Our conclusion is different, however, with respect to the fourth transaction, which occurred on January 11, 1988. The government acknowledges that the deal on that day was consummated solely by Wood's wife and that Wood did not even know about it until it was over. The PSI nevertheless concluded that the January purchase was part of the same scheme as the offense of conviction because during that transaction Thamert paid off part of Wood's previous debt to the drug supplier, thereby benefiting Wood.
The government, however, has offered no precedent for such a broad interpretation of § 1B1.3(a)(2), and we think a fair reading of the provision in light of its background simply does not permit it. In all of the cases cited by the government, a defendant was held responsible under § 1B1.3(a)(2) for other conduct of his or her own that either was an uncharged part of the crime of conviction, or a repetition of the crime. See, e.g., Bradley, 917 F.2d at 604-605; United States v. Woolford, 896 F.2d 99, 104 (5th Cir. 1990); United States v. Mocciola, 891 F.2d 13, 15 (1st Cir. 1989); United States v. Fox, 889 F.2d 357, 360-61 (1st Cir. 1989); Gooden, 892 F.2d at 728-29. See also Sklar, slip op. at 9.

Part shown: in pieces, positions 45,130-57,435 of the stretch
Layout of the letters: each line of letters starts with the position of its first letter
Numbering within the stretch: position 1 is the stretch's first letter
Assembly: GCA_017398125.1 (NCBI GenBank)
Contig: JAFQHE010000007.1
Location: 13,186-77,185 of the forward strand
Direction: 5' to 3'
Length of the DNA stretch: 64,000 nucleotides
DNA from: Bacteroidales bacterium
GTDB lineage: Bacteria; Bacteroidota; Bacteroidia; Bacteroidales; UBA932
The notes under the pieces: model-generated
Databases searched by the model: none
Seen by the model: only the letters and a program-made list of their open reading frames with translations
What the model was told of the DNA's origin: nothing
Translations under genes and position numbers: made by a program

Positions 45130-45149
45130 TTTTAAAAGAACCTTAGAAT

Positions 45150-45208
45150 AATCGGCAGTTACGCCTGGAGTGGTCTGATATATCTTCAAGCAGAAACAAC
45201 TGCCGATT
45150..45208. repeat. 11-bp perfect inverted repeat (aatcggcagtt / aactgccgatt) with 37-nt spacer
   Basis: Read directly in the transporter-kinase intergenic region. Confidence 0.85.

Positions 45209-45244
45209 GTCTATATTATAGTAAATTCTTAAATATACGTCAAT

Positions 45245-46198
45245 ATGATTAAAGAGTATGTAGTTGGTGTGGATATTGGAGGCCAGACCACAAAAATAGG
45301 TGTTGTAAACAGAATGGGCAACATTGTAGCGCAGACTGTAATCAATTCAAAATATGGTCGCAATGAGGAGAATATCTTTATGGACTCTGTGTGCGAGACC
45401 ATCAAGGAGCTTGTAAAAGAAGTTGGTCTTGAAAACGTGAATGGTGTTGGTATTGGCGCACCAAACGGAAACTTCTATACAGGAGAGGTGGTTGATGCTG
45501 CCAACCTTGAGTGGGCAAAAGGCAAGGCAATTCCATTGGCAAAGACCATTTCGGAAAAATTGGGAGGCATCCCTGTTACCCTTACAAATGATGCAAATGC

Wood's only connection with the January 11th transaction was as a beneficiary of someone else's criminal activity, a link that had nothing to do with his conduct. To significantly increase Wood's sentence based on a transaction in which he took no part strikes us as such a substantial step away from "charge offense" sentencing that it could not have been contemplated as within the § 1B1.3(a)(2) exception.2 See Sklar, 920 F.2d at 111 ("Courts must be careful to hold the adjudicative balance steady and true, giving U.S.S.G. § 1B1.3(a)(2) the scope which its letter commands while at the same time resisting prosecutorial efforts aimed at enlarging it.")